Singing in the rain

(From our walk in late February to early March 2020)

With only two walking days left, and dry shoes, the walk to Pedrouzo should be a breeze in spite of the weather. A long section of it is on a nice, quiet forest road, and at the end of it is Salceda, where we had a very special errand: To have a drink in the (hopefully open) bar where I proposed by phone five and a half years ago.

A tiny engagement party broke out in the brown bar in Salceda that evening – the radio was turned up, there was suddenly more wine, and a platter of cheese, and a Latin American couple started dancing passionately to a recent hit single. The then just Scouse, yet to be Spouse, sat at home, slightly bewildered, as I had told him I was never getting married. But the camino works in mysterious ways, and it’s a woman’s prerogative to change her mind. Reader, I married him!

And now we were on our way to perhaps the real highlight of the five year honeymoon anniversary celebration – going to the bar where it happened, together. It’s a local bar, so with luck it would be open, and maybe we would find the same table free so we could sit there and raise a glass to five years and hopefully many more to come.

In hindsight, this day was probably just as wet and damp and grey and windy and cold and miserable as the previous ones, but still we enjoyed ourselves, singing whenever it started raining just so we could say we’d been singing in the rain, and trudging through the mud and puddles hand in hand.

We ended up on another Camino Complementario, and yet again it was to the right. No idea where the ‘official’ one is, we have always walked through the woods. (And who are these people who smash up waymarkers? Do they want to take a piece of tile home? Stop it!)

The Scouse Spouse exhibiting some fine striding through the mud there.

I started taking photos of all the closed bars, to remind myself for next time where they were and in what order. Like this one, a pilgrim favourite:

On our way through the woods, in the rain, we came to the Casa Calzada, just over half way, and there were pilgrims outside!

Turned out the bar wasn’t really open, but the manager was inside waiting to take a delivery as he would officially open in two days. So he’d left the door open for pilgrims to use the toilet (gracias!) and have a rest inside the glassy porch, which we did. The group of young women who were currently there were waiting for a taxi, and when they had left, the manager waved us in and asked if we wanted anything. We told him our errand and he immediately opened three bottles of beer to celebrate!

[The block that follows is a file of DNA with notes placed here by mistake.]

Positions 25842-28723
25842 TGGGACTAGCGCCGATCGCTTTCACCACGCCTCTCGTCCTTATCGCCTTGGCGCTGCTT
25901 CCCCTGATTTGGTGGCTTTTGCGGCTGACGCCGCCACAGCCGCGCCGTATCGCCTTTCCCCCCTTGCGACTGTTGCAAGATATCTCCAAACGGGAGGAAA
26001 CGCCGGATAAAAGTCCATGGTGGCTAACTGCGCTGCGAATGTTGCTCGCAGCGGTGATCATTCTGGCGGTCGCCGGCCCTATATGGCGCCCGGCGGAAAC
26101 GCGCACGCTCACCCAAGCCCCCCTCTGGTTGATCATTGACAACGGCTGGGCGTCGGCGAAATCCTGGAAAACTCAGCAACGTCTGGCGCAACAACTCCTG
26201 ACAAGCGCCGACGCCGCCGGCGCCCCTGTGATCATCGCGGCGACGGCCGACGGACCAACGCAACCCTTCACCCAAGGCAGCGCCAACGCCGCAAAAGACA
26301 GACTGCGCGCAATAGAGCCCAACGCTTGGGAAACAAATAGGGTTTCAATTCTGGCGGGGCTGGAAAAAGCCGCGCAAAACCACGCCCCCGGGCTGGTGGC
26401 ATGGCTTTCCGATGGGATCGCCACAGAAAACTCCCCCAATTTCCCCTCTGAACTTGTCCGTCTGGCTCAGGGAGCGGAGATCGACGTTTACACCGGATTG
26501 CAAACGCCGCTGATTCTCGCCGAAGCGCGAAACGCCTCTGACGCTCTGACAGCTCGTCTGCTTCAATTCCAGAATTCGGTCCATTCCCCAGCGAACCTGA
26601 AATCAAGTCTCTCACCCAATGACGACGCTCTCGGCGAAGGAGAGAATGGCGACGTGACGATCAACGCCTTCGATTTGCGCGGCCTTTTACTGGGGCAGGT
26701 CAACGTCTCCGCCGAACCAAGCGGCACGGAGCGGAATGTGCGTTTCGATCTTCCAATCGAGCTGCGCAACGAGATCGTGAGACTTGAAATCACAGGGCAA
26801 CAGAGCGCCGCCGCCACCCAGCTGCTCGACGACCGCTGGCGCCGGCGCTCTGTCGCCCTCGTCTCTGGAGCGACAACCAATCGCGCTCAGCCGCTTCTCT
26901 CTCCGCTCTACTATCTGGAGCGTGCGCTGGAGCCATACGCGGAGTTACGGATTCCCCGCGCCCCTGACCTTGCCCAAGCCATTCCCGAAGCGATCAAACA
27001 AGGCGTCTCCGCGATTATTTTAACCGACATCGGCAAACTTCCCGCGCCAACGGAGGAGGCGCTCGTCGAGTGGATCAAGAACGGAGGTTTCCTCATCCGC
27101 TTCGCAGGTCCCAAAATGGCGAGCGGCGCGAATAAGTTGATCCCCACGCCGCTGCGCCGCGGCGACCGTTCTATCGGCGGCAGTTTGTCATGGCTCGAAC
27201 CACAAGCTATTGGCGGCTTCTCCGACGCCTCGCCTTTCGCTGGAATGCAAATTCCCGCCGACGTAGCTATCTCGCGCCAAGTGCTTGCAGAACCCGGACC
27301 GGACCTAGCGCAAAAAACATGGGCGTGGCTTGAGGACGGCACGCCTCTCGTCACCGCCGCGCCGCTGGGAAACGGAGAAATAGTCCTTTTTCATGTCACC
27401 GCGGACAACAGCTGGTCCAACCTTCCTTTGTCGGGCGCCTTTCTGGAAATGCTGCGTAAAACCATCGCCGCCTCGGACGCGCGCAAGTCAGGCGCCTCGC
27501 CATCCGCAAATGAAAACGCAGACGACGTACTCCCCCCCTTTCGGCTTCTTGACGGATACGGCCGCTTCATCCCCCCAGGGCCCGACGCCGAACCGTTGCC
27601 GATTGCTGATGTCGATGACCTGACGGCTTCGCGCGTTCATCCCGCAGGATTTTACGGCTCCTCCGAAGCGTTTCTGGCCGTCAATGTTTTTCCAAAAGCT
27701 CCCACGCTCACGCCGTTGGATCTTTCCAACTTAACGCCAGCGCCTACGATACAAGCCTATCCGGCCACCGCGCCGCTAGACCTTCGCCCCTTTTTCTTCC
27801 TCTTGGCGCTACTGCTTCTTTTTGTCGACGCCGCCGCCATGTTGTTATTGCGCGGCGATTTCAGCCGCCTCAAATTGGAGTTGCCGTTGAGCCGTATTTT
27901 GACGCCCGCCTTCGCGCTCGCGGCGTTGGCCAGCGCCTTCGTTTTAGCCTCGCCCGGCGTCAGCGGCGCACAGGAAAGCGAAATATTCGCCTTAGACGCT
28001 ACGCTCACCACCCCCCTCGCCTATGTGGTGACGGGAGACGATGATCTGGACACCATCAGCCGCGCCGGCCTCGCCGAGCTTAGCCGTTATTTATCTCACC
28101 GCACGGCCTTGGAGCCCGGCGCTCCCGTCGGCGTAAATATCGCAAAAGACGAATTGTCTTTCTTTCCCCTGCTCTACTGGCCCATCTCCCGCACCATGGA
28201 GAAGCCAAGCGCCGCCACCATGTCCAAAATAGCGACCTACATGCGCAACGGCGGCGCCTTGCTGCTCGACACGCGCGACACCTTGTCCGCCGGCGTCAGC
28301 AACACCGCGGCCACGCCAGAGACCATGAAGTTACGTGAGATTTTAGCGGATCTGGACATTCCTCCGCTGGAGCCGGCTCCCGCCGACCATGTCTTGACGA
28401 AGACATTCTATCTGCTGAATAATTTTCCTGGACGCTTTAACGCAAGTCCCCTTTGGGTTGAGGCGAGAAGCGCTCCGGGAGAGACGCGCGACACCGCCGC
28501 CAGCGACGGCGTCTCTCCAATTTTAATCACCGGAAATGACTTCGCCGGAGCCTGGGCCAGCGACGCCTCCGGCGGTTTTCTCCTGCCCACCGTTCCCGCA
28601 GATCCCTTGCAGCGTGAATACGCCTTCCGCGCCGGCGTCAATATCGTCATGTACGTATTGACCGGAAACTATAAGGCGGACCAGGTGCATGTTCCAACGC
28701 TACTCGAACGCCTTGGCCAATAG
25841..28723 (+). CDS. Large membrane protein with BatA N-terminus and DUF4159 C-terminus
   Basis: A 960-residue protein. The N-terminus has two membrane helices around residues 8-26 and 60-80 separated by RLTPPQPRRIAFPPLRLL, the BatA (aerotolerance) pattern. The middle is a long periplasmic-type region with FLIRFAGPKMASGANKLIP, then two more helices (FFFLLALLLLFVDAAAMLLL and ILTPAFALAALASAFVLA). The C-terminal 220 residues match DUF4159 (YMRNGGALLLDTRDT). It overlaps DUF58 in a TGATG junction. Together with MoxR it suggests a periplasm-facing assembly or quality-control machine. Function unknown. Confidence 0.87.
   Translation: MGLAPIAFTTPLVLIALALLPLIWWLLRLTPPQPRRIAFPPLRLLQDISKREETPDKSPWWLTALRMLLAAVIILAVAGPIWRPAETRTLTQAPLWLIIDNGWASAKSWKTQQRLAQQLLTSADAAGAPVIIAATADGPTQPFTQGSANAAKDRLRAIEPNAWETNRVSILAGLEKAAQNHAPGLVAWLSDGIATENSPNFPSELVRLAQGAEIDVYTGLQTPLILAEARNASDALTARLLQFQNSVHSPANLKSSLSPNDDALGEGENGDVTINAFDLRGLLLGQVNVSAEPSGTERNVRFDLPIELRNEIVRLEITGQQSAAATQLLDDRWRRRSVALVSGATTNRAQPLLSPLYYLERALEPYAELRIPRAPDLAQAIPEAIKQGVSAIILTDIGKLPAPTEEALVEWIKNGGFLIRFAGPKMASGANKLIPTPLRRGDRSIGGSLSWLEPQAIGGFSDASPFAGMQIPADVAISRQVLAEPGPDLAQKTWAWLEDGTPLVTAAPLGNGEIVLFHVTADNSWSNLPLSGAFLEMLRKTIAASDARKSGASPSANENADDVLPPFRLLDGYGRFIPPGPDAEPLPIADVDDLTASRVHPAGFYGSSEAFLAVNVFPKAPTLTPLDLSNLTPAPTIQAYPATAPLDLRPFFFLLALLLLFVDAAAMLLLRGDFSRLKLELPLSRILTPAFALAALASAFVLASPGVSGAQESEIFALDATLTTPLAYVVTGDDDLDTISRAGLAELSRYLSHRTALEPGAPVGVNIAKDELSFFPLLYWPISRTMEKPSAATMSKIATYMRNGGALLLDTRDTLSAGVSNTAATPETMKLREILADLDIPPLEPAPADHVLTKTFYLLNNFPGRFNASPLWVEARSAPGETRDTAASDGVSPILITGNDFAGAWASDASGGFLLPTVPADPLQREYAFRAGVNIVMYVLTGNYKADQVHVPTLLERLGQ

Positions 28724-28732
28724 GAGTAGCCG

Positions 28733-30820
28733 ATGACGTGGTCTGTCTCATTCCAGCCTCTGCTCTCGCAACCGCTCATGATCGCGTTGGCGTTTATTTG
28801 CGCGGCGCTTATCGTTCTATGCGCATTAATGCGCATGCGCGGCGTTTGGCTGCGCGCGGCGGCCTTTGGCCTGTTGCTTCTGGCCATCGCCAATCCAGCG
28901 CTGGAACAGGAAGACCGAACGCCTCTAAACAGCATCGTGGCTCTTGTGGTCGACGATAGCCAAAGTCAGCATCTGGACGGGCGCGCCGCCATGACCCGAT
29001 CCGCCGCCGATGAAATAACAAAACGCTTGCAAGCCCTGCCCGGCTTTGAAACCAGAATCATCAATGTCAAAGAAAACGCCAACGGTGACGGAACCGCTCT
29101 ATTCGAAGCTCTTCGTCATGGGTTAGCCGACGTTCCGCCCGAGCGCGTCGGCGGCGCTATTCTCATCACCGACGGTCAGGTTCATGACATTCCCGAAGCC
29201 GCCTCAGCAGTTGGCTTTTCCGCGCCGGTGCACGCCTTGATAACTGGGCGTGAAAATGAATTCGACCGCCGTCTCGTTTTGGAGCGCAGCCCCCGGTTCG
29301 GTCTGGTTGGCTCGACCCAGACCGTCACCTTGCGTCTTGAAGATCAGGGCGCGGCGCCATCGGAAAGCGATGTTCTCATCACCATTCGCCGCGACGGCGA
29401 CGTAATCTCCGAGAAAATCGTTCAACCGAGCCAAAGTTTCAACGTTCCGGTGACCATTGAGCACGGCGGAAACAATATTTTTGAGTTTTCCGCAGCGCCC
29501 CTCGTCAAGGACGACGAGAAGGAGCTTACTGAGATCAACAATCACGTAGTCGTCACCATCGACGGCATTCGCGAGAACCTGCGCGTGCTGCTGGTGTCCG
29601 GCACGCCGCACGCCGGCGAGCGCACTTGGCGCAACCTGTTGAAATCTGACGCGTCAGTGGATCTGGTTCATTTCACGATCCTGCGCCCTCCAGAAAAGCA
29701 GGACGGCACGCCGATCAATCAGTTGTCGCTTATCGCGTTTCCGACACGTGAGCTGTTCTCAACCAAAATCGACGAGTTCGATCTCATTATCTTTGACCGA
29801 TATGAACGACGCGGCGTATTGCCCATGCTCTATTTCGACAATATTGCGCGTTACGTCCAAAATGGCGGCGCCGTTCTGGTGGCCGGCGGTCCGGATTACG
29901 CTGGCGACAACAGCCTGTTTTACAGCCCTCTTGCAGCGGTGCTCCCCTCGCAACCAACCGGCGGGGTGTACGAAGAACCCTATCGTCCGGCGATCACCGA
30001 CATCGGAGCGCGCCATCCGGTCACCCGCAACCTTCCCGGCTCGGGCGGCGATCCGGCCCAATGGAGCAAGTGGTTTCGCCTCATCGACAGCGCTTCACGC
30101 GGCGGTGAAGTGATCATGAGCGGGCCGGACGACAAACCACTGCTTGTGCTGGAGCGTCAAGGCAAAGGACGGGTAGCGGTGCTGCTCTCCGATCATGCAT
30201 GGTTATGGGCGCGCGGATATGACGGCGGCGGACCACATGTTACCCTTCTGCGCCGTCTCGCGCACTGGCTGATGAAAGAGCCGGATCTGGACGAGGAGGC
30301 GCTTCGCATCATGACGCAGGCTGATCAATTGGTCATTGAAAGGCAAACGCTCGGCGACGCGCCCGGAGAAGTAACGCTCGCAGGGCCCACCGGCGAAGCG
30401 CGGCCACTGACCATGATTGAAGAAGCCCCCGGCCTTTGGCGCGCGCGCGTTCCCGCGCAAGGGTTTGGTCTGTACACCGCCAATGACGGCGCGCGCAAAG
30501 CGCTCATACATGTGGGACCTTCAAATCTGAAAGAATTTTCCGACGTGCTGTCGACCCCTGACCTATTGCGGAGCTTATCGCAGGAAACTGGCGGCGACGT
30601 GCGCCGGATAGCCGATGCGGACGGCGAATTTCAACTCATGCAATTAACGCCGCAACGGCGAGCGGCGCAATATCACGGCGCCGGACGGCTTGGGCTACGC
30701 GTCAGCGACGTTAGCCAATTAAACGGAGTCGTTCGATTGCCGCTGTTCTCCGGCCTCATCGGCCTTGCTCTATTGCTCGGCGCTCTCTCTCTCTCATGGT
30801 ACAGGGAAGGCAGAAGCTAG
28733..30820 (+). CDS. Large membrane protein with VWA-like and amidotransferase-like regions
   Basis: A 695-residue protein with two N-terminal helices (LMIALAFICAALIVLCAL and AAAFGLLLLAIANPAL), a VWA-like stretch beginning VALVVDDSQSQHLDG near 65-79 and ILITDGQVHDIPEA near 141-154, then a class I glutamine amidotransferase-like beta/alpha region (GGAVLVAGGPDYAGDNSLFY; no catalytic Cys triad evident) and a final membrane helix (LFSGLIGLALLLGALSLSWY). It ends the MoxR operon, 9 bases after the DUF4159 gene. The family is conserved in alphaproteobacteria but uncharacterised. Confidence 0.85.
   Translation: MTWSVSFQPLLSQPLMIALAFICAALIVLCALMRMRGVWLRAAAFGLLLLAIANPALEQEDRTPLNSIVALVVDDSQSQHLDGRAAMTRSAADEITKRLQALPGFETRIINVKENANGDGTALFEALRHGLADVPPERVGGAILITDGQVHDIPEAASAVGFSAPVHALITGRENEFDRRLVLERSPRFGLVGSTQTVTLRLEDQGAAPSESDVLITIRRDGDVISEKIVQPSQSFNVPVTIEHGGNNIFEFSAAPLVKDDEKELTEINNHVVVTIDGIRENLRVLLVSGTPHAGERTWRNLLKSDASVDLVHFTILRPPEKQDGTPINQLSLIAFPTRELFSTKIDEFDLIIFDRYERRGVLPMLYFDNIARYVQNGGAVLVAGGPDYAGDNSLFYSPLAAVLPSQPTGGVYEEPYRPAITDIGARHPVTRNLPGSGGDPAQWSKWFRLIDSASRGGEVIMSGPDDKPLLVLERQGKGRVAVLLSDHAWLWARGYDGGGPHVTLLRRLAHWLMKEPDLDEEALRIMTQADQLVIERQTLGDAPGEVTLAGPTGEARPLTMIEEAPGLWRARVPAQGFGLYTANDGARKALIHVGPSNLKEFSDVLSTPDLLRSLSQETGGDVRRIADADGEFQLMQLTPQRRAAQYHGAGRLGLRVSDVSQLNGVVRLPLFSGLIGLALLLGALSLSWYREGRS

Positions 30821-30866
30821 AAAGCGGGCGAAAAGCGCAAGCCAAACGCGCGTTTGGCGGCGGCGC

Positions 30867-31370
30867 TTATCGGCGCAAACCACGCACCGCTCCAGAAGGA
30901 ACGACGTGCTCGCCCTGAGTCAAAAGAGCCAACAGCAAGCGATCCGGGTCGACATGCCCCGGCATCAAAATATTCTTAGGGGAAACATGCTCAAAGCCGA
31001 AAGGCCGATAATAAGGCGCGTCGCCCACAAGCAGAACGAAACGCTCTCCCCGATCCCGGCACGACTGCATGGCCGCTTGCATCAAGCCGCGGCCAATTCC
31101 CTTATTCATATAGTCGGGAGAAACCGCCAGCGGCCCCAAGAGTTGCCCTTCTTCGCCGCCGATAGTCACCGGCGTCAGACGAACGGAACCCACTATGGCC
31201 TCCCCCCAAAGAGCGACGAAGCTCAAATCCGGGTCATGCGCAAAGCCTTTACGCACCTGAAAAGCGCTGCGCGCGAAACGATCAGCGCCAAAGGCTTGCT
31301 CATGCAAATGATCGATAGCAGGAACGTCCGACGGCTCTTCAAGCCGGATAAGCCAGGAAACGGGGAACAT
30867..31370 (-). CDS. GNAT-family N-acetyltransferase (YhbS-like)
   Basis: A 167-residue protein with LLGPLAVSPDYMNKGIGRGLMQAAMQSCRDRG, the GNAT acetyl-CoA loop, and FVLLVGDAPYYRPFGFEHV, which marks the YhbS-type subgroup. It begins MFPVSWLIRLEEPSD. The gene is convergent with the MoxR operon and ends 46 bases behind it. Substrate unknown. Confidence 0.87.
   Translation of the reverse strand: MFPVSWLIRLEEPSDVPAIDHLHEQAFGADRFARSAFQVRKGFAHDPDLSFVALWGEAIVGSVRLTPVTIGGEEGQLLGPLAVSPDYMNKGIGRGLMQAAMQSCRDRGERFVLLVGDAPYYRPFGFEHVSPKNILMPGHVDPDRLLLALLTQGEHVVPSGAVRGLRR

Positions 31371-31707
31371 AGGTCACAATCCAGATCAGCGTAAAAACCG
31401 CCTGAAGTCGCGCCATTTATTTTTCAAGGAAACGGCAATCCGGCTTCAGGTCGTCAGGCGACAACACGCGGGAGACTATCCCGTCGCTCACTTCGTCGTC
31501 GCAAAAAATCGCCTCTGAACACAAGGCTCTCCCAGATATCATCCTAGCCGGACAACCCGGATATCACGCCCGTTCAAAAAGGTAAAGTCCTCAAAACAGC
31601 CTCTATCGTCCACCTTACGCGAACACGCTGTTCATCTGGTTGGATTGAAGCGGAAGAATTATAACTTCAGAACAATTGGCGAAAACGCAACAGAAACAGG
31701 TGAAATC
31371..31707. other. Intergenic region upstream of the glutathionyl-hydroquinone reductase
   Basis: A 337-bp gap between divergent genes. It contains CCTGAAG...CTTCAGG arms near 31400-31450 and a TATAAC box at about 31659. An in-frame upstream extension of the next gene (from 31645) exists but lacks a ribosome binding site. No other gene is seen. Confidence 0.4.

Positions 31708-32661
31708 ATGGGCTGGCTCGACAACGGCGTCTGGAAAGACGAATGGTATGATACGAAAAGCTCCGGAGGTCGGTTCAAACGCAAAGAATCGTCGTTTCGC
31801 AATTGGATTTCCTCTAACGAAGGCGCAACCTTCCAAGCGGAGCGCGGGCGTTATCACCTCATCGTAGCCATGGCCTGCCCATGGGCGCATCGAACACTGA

When the rain subsided, we carried on towards Salceda, singing silly songs like Walking in the Mud (statement of fact), Suspicious Mud (cow pats), the Rain in Spain (which stays mainly in Galicia) and such like. Finally we came out of the woods and followed the road into and through Salceda, with its few albergues and bars. There was only one bar for us though, and as we got closer, we could see people going in and out. It was open!

We started planning our photo session – we’d ask the bar staff to take our picture at that table, posing with a glass of … does this call for champagne? Or would red wine be more appropriate? Maybe some albariño, since we’re in Galicia? A nice large refreshing beer would be nice too though …

And then the phone rang.

His niece, with bad news. His brother had had a heart attack.

Out of the blue. A fit and healthy man, now in critical condition.

I got him into the bar so he could sit down. I got us drinks while he was on the phone to find out what was happening. The barman was the local taxi driver – I explained the situation and he waited while we made calls.

While he drove us to Pedrouzo, I told him about our plan, the proposal, our table. He said that next time, when we come back, he would make sure we could sit there and celebrate. Maybe we will.

It felt like a hundred years since we were singing in the rain.

We kept waiting and hoping for good news. Didn’t eat. Didn’t sleep. Got the bus to Santiago the next day. Wandered aimlessly.

Got the unimaginable news there – he was gone.

Keep your loved ones close. Tell them you love them. Make the most of every day, enjoy every minute. Sing in the rain and live life to the full.

It’s all you’ve got.

4 thoughts on “Singing in the rain

    1. Thank you. It was such a surreal and heartbreaking day. I hope we will be able to go back there in the future to celebrate love and life at our table once again.

  1. What a day of contrast … phew! You’ve wrote it so beautifully 🌸 And sorry about your loss … I always try to concentrate on the wonderful memories of our loved ones that passed on – hope you have plenty of those 💌

  2. Thank you. It still feels completely unreal – photos and memories keep us going, and when this dreadful pandemic is under control, we hope to be able to walk it again in his memory. Still singing silly songs, he’d have liked that 😀

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